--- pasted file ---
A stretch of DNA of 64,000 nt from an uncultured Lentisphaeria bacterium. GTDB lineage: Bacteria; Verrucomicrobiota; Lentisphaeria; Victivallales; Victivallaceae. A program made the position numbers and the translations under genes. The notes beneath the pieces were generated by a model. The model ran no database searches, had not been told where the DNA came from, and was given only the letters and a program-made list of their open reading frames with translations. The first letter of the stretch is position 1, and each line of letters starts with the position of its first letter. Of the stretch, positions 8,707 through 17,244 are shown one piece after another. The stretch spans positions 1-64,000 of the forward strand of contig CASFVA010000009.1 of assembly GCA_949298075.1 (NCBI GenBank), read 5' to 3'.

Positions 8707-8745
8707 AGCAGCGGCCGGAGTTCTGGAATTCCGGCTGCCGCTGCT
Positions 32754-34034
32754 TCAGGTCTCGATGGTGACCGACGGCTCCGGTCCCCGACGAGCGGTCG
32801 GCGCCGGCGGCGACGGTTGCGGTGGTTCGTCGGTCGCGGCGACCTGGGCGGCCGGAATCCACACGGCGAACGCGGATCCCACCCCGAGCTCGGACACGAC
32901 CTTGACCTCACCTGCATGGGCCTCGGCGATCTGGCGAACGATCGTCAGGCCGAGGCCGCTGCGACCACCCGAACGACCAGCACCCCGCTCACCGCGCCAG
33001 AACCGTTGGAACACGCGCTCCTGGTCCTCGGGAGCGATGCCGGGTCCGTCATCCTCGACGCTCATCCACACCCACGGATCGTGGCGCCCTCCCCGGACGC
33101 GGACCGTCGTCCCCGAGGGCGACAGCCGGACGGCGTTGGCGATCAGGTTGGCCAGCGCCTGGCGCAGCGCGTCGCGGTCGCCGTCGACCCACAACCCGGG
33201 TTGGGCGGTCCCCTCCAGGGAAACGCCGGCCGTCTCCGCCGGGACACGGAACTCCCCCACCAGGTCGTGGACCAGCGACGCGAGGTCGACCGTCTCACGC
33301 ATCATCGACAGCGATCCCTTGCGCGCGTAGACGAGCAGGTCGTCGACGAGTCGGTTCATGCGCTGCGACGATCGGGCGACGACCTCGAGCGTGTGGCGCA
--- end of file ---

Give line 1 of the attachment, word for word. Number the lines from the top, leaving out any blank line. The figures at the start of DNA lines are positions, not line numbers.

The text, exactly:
A stretch of DNA of 64,000 nt from an uncultured Lentisphaeria bacterium. GTDB lineage: Bacteria; Verrucomicrobiota; Lentisphaeria; Victivallales; Victivallaceae. A program made the position numbers and the translations under genes. The notes beneath the pieces were generated by a model. The model ran no database searches, had not been told where the DNA came from, and was given only the letters and a program-made list of their open reading frames with translations. The first letter of the stretch is position 1, and each line of letters starts with the position of its first letter. Of the stretch, positions 8,707 through 17,244 are shown one piece after another. The stretch spans positions 1-64,000 of the forward strand of contig CASFVA010000009.1 of assembly GCA_949298075.1 (NCBI GenBank), read 5' to 3'.